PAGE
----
The matrices Y, X and U are as defined earlier, but in this case the matrix B represents a matrix of parameters rather than just a vector,β. This model embraces many of the main forms of statistical model, including univariate and multivariate linear and polynomial regression and analysis of variance and covariance. Somewhat confusingly there is a further set of models known as generalized linear models, perhaps best abbreviated to GLIM (rather than GLM) although this is actually the name of a software package designed in the 1970s (and no longer available) to handle this generalization. GLIM was developed as a form of unified statistical model, incorporating GLMs but also models that deal with count data, proportion data and binary data. GLIM is particularly useful where the errors are not Normally distributed (e.g. the distribution of errors is very skewed and/or peaky) and/or where the variance is not constant (as is the case with the Poisson and Gamma distributions). Somewhat confusingly, the R function that supports the GLIM functionality is glm() — see further, the table of R functions below. In broad terms the GLIM approach consists of three components: a probability distribution (also known as the error structure) from the exponential family (which includes the Normal, Poisson and Binomial); a linear predictor (i.e. some form of linear model of the type described above, without the error component); and a link function which associates the mean of the distribution function to the linear predictor.

Crawley (2007, Ch9 and p349, [CRA1]) provides a useful summary of the core statistical models included within the R package, which we show below. This reflects the kinds of facility to be found in all the main statistical software packages, although in addition to these are many other forms of statistical modeling, such as time series analysis, spatial autoregressive modeling and simulation modeling.

Summary of core statistical models in R (after Crawley, 2007)

Model function



fits a linear regression model with Normal errors and constant variance; generally this is used for regression analysis using continuous explanatory variables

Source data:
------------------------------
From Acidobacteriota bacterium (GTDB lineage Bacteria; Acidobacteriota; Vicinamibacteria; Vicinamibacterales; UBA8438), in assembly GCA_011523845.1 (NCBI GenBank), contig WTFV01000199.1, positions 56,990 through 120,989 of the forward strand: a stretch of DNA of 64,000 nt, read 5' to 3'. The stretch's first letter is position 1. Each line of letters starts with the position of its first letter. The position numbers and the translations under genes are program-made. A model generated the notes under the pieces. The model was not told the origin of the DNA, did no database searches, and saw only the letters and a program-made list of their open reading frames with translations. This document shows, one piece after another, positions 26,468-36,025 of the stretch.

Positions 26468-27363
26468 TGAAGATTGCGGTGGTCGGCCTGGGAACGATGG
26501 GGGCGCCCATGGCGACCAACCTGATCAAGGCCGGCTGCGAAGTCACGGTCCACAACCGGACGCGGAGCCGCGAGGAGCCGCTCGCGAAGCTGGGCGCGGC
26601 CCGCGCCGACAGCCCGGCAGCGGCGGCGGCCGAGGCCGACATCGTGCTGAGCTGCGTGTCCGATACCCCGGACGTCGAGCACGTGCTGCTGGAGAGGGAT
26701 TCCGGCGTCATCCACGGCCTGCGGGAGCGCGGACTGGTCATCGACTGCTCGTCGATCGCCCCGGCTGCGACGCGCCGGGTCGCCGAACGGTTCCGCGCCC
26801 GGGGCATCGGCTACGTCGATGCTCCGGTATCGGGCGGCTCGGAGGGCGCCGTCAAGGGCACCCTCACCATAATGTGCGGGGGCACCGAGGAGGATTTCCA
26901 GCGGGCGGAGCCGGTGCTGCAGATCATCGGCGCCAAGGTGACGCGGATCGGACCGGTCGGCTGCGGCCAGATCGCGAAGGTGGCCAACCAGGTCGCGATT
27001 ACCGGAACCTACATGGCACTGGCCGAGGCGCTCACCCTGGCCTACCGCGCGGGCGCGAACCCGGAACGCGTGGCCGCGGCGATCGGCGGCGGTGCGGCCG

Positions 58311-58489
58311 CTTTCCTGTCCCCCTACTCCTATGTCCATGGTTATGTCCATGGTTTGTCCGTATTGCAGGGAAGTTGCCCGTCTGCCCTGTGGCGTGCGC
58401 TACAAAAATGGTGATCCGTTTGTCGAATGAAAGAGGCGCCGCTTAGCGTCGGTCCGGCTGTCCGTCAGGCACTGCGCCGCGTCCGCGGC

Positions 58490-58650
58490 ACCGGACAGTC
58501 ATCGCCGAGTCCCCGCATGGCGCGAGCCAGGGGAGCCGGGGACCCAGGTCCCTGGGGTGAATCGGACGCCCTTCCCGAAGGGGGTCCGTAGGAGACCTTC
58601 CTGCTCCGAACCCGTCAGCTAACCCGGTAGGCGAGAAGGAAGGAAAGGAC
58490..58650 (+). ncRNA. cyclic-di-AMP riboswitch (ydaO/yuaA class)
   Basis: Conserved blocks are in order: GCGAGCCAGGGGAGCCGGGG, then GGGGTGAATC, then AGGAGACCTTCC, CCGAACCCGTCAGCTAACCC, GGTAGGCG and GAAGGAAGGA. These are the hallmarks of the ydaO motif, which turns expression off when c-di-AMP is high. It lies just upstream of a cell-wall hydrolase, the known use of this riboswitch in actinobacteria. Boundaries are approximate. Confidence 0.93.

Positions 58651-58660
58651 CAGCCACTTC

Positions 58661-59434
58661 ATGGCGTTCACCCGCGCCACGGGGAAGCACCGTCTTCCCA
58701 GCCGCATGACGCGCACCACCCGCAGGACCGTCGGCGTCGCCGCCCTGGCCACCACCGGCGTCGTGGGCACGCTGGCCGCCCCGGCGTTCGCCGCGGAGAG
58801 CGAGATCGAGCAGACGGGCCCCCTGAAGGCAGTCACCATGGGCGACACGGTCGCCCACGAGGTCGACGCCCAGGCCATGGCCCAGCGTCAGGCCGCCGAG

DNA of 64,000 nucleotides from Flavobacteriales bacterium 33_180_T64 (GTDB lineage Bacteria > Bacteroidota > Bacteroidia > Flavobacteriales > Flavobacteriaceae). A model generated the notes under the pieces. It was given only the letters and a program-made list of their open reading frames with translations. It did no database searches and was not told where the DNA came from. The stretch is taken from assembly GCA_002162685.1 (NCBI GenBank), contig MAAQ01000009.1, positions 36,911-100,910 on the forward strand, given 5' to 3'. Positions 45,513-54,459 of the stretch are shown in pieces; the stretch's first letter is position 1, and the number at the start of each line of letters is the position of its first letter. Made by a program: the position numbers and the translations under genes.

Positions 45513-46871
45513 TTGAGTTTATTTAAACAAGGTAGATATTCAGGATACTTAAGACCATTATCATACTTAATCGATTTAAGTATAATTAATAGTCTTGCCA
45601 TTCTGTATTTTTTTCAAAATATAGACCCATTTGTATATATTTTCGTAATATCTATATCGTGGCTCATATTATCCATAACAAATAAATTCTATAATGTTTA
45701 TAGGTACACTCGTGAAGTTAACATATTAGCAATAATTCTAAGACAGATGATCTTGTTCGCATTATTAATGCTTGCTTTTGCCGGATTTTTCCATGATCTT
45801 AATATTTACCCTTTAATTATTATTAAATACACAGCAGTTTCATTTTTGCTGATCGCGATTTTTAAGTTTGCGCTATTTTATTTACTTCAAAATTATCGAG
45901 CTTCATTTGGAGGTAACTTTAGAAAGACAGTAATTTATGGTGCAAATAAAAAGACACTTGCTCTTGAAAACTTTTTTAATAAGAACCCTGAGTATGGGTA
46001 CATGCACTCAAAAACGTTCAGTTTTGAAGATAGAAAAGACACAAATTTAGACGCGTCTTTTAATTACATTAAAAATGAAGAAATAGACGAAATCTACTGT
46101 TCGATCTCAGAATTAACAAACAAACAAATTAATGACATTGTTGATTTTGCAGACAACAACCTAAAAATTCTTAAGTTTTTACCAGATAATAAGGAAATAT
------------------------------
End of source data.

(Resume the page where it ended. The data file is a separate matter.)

fits analysis of variance models with Normal errors, constant variances and the identity link; generally used for categorical explanatory variables or for a mix of categorical and continuous explanatory variables (analysis of covariance)


fits generalized linear models (GLIM, not to be confused with GLM) to data using categorical or continuous explanatory variables by specifying one of a family of error structures (e.g. Poisson for count data, Binomial for proportion data) and a particular link function


fits generalized additive models to data with one of a family of error structures (as per glm, above) in which the explanatory variables can (optionally) be fitted as arbitrary smoothed functions using non-parametric smoothers rather than specific parametric functions


fit linear mixed effects models with specified mixtures of fixed effects and random effects and allow for the specification of a correlation structure among the explanatory variables and autocorrelation of the response variable (e.g. time series effects with repeated measures). lmer allows for non-Normal errors and non-constant variance with the same error families as a GLM


non-linear least squares regression


fits a specified non-linear function in a mixed-effects model where the parameters of the non-linear function are assumed to be random effects; allows for the specification of correlation structure among the explanatory variables and autocorrelation of the response variable (as per the lmer function)

loess (lowess)

fits a local regression model with one or more continuous explanatory variables using non-parametric techniques to produce a smoothed curve or model surface


fits a regression tree model using binary recursive partitioning whereby the data are successively split along coordinate axes of the explanatory variables so that at any node, the split is chosen that maximally distinguishes the response variable in the left and right branches. With a categorical response variable the tree is called a classification tree and the model used for classification assumes that the response variable follows a multinomial distribution


[CRA1] Crawley M J (2007) The R Book. J Wiley & Son, Chichester, UK. 2nd ed. 2015